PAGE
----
Successful ecovillages include the Findhorn Community, Scotland; The Farm, Tennessee; Lebensgarten, Germany; Crystal Waters, Australia; Ecovillage Kovcheg, Russia; Gyurufu, Hungary; The Ladakh Project, India; and the Danish Association of Sustainable Communities. Some collaboration between ecovillages already exists. A more uniform, internationally validated protocol concerning ecovillage legal structures would likely strengthen horizontal integration, intensify a sense of decentralized unity founded upon common purpose, and foster stewardship of the planet as a garden rich in democratic simplicity, justice, peace, and contentment.

Literature references:
Atuahene, B. (2005-2006). Land titling: A mode of privatization with the potential to deepen democracy. St. Louis University Law Journal, Vol. 50, p.761.

Bates, S. & Van Ryn, T., eds. (2006). The Land Trust Standards and Practices Guidebook, 2d ed. Land Trust Alliance: Wash., DC.

Christian, D.L. (2003). Creating a life together: Practical tools to grow ecovillages and intentional communities. New Society Publishers: Gabriola Island, BC, Canada.

Communal Studies Association. (2009). Communal Studies: Dedicated to the Understanding and Study of Intentional, Contemporary, Historic and "Utopian" Communities. Retrieved on April 11, 2009, from

Gerstenblith, P. (1995). Associational Structures of Religious Organizations. Brigham Young University Law Review, Vol. 1995, p.439.

Megre, V. (2008). Ringing Cedars Series (9 Volumes). Ringing Cedars Press: Paia, HI; See,

Ohara, J.B. (Fall, 1988). The modern corporation sole. Dickinson Law Review, Vol 93, p.23.

Papworth, J. (2006). Village democracy. Societas Imprint Academic: Charlottesville, VA.

Quigley, W.P. (2006). Revolutionary Lawyering: Addressing the root causes of poverty and wealth. Washington University Journal of Law, Vol. 20, p. 101.

Sharshkin, L. (2008). Family gardens: Russia's primary agriculture, Ringing Cedars Press: Paia, HI.

Approach and global time plan over 4 years:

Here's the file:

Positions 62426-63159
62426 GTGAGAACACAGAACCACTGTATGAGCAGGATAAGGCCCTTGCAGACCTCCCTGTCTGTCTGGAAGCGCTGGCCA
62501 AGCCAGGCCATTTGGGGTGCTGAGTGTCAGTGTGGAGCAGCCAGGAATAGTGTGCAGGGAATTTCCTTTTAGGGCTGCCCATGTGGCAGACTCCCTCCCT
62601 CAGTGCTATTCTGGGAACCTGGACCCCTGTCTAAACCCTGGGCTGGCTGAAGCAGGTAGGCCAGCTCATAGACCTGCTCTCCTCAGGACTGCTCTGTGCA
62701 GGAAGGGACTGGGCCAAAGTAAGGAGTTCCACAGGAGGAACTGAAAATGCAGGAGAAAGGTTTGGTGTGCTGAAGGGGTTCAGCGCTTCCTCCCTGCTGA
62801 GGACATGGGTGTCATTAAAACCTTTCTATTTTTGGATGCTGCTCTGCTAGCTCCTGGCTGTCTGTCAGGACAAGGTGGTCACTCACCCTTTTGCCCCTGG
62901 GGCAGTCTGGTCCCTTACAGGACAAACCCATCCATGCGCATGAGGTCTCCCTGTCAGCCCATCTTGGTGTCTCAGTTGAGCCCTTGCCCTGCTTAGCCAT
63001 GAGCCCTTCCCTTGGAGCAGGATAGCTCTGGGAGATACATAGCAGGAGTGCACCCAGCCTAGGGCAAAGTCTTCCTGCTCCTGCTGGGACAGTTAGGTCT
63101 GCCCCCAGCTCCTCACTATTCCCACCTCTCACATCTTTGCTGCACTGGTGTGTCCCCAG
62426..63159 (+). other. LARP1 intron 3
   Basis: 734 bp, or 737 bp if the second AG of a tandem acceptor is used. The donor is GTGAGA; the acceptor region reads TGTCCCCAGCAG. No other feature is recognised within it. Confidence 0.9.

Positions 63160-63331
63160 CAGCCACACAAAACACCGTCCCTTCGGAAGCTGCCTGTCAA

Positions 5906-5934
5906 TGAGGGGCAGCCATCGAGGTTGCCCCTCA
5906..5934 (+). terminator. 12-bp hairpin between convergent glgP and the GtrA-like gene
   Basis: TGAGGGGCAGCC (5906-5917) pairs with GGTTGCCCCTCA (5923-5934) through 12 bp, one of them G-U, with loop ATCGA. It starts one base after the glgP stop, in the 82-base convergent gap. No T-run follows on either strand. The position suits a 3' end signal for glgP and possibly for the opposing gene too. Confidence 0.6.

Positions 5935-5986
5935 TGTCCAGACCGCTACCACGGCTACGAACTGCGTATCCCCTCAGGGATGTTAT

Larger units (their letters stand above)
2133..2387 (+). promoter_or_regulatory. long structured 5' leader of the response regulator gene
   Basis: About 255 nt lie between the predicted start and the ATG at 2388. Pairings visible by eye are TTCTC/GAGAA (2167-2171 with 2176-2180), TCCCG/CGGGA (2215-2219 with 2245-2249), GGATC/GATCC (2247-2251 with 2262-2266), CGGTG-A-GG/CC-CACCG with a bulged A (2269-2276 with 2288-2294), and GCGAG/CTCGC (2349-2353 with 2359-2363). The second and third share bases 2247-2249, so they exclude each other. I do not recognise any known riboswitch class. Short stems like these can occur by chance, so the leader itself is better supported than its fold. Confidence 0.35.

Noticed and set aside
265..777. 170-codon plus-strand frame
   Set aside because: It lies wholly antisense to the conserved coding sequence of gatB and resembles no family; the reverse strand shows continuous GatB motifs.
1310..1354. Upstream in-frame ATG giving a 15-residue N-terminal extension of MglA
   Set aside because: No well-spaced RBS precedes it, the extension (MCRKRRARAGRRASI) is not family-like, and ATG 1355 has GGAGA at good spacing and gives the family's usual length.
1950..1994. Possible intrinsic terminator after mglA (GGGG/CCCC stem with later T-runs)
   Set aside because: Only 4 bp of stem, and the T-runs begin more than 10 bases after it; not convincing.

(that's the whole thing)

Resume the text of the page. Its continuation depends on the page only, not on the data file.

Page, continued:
My approach is simple: Listen to and learn from all knowledgeable individuals and their communities. Familiarity with all voices in the Global Ecovillage Movement in collaboration with their legal advisors is, of course, essential. Outreach would also extend to traditional indigenous groups whose non-hierarchical, non-sedentary, semi-nomadic lifeways and originary custom are the bedrock model for sustainable society and culture. Also essential is a thorough and exhaustive grounding in the work to date on sustainable communities in the comparative and international law arenas. This would entail research and analysis of all of the relevant documents available and interfacing with people in governmental and non-governmental organizations who are involved in environmental development law and human rights policy. My aim is to create a syncretic database that is gleaned from interaction with officials, educators, activists, and ordinary folks who are either directly engaged or tangentially influential in ecovillage phenomena and sustainability efforts. I propose immersing myself by actually living in a local ecovillage during the proposed four-year tenure. This would allow my critical intuition to engage a life-long heuristic tendency that inclines toward a phenomenological apprehension of my research area. Through problem-based learning, cohorts of students can collaboratively engage sub-areas of the research to help facilitate their own learning and the research as a whole. My experimental research would by necessity involve travel to and stays of short duration in a variety of ecovillages and intentional communities. I propose using participatory action-research (PAR) as my methodology.

Scientific setting within research school: